But of most importance, to me, was the talk of how he sold his work. I gathered from it that you have to be who you are, figure out what makes you different, and sell it. Remember, it’s not about getting the most work, it’s about getting the right work for you. Last month we went through a streak of turning down four clients in a row without even making a bid (they were not good fits, or based on my experience, were such long odds of us getting the work that it was not going to be worth the time). I felt terrible after the fourth one, but it did allow us to not have to turn down the next bidding opportunity we got (which was a great fit). And it allowed us to not be miserable working on projects we wouldn’t have been good for.

“Market in the recession.”

Has it been almost three years since I ran into Terry Marks after the kick-off to the 2009 HOW Conference in Austin? After the main event, we headed a block away for drinks and food. During dinner, Terry was discussing a recent project he did that was based on research in how to market during a recession. When money tightens up, it’s natural to look to ‘cut the fat’ out of a company’s budget. And face it – a lot of advertising is seen as unneeded fat (whether it is or not, that is not the point). This makes sense to me, why would I not cut back on things that may or may not be needed in my business, especially if everyone else seems to be.

Well, according to the research he discussed, because a lot of businesses cut back, some advertising becomes cheaper (a supply and demand sort of occurrence). And more importantly, since there is less advertising and marketing going on, you can have a bigger impact if you ‘stay the course’ (or go the other way, and actually increase your budget). How much more memorable is marketing when there is less for it to compete against? The end game of this is suppose to be that those who stayed to their marketing scope, or went up seem to (historically) grow slightly during the recession. And these businesses than have a head start when the recession ends (historically, all recessions have ended at some point), grew at twice the pace of the companies that did what would seem natural and scaled their marketing back.

I figured, hey, having a one-man creative team (with a part-time creative) company, why not increase this? So, we went forward with more marketing than ever (still nothing crazy, still based on a budget for a small shop), and I think it’s made the difference. Our yearly client mailings went bigger, and went with what we thought would be fun. To celebrate our 10th year, we sent out an 18″ x 24″ poster for an invitation to an open house instead of a simple email blast (because how much impact does a mailing tube have now that nobody gets them anymore?) I can’t say for sure if it is the only reason or not, but we just hired the part-timer on as full-time last month. Welcome aboard, Ben Lueders! (That’s him, on the left, in the photo at top, getting ready for our cookie and beer open house to celebrate 10 years.)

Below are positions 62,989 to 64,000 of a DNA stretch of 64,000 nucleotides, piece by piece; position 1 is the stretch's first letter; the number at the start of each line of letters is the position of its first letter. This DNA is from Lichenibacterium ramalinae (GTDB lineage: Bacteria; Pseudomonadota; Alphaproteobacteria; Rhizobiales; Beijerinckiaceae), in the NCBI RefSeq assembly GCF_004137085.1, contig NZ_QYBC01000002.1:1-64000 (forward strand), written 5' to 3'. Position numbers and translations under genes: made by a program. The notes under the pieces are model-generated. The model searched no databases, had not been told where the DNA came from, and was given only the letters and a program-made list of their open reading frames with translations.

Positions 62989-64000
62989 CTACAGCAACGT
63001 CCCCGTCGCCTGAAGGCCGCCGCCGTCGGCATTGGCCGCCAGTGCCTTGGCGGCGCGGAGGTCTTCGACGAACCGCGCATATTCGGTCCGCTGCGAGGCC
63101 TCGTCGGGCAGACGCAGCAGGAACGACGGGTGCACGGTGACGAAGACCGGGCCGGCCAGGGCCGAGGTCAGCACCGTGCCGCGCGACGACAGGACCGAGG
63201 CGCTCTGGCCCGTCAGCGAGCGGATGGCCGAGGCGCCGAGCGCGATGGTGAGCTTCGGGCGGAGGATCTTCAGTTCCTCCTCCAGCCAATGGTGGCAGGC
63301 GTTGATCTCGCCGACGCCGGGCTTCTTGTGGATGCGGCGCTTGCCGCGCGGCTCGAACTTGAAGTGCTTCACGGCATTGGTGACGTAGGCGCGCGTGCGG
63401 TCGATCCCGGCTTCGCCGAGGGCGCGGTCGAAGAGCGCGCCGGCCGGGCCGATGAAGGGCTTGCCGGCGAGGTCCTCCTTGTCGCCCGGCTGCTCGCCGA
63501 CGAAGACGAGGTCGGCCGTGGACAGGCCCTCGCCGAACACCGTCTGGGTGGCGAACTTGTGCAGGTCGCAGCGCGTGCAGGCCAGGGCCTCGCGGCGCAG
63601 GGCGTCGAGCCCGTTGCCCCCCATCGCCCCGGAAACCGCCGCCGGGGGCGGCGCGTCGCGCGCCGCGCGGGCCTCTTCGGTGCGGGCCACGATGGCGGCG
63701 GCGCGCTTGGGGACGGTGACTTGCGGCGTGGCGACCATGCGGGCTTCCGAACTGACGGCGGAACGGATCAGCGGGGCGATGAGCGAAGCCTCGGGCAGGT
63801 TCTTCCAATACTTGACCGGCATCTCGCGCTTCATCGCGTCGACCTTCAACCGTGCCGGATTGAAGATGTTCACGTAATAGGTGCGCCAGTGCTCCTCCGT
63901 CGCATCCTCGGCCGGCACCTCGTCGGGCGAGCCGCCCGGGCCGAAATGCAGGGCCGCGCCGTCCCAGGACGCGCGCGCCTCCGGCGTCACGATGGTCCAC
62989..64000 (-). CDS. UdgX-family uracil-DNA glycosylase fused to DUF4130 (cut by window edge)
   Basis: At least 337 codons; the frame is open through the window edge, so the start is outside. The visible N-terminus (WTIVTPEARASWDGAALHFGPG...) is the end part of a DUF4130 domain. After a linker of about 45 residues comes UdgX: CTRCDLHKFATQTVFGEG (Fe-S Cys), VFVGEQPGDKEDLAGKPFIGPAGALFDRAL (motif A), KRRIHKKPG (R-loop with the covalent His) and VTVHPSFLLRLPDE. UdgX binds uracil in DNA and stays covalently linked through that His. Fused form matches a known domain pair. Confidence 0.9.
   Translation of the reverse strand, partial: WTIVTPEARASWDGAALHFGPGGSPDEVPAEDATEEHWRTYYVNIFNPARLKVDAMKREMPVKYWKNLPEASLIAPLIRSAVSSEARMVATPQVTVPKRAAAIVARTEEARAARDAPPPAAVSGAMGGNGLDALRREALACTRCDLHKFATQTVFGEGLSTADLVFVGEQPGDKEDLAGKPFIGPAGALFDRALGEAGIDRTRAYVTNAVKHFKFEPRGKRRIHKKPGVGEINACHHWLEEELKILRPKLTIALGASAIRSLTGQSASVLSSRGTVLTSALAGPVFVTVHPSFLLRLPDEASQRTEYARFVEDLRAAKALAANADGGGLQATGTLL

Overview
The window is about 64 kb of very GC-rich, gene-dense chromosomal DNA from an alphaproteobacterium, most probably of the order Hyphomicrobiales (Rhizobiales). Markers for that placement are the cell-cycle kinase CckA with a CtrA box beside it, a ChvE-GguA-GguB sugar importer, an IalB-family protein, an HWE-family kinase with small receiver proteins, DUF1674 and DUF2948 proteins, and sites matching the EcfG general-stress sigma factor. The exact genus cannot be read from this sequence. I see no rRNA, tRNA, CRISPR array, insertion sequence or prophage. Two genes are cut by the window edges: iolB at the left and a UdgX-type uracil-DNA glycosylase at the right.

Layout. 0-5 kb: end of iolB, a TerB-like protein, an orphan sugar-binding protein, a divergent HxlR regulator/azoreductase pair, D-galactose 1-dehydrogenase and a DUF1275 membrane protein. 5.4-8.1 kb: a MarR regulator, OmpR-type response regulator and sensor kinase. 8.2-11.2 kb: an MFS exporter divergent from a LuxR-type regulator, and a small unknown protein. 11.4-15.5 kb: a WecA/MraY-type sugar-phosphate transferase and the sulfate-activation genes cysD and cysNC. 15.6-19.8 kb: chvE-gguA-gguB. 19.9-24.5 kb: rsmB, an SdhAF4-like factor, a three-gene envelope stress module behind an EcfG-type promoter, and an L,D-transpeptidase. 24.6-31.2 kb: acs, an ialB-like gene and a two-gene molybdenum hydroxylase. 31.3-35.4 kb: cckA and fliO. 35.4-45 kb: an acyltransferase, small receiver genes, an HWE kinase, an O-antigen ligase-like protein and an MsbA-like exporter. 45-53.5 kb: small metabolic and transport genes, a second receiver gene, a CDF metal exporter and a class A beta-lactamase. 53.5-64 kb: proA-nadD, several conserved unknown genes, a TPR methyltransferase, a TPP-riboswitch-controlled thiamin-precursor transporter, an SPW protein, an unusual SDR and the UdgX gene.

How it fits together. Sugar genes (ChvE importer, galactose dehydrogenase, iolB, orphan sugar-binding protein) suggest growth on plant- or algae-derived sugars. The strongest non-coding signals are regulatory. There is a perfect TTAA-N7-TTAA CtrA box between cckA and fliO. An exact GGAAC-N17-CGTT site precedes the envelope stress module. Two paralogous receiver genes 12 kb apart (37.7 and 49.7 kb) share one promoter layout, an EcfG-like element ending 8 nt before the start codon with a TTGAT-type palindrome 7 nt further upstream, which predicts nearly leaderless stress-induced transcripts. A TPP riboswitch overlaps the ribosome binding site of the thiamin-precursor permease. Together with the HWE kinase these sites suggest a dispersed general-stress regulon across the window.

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Our open house invitation. Printed on Neenah (blatant shout-out) Classic Crest.

“Don’t be afraid of cliches.”

To celebrate the first year of The Reflex Blue Show, Justin Ahrens, Steve Hartman and Christine Taylor visited Nate and I in Omaha to celebrate and record the first show of season two. Hearing this was happening, Nate and I decided to take advantage of having designers with much more talent than ourselves being around, and decided to work on a project.

We had one day, zero dollars, and no ideas. Sometimes limitations are all you need to create a project.

One day? Five designers? I guess that gives us enough time to design a poster.

No dollars? Sounds like we need to get this donated.

Donated? Sounds like we need to have a good client. Maybe we ask Justin if his non-profit client, Life in Abundance, would like some help.

And with that, Spark Stationery and Neenah Paper (I did not know anybody from either of these companies when we did this) printed a 6-plate letterpress poster.

The morning started with Justin giving us a rundown of what Life in Abundance does, and then we stared at a giant blank sheet of paper. Somewhere in this time I remember Justin saying, “don’t be afraid of cliches.”

Designers love Target and Apple (right?), and aren’t their logos the biggest cliches there are? I’m not saying the easiest solution is always the best, but don’t discount it just because it appears ‘too simple.’ We ended up with a poster based on the shape of Africa as a starting point.

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The finished poster. Printed on Neenah (another blatant shout-out) EAMES™ Paper.

And I’m not too worried about doing a post with a cliche of a ‘list’ either. Although, like all cliches, sometimes you need to add that twist in there. And my twist today is that I’ll stick with 6 items instead of the generic 5 or 10.

I guess it’s only fair to end with the advice I try to give. It may take more time than you want it to, it may not pay much most of the time, but it’s a great thing to work in a creative field. If it’s what you want to do, don’t let the little things stop you from doing it. And don’t be afraid to ask others for advice or help – I don’t plan to stop with that.

  1. 04
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    10:14am
    Ben Lueders said:

    Amazing post- and thanks for the mention!

  2. 04
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    10:39am
    Neenah Paper said:

    Nice post. Filled with clever insight and detail. Donovan, we should re-release in excerpts!

  3. 04
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    10:42am

    HA! I thought about doing this in a couple parts, but it felt better as just one post.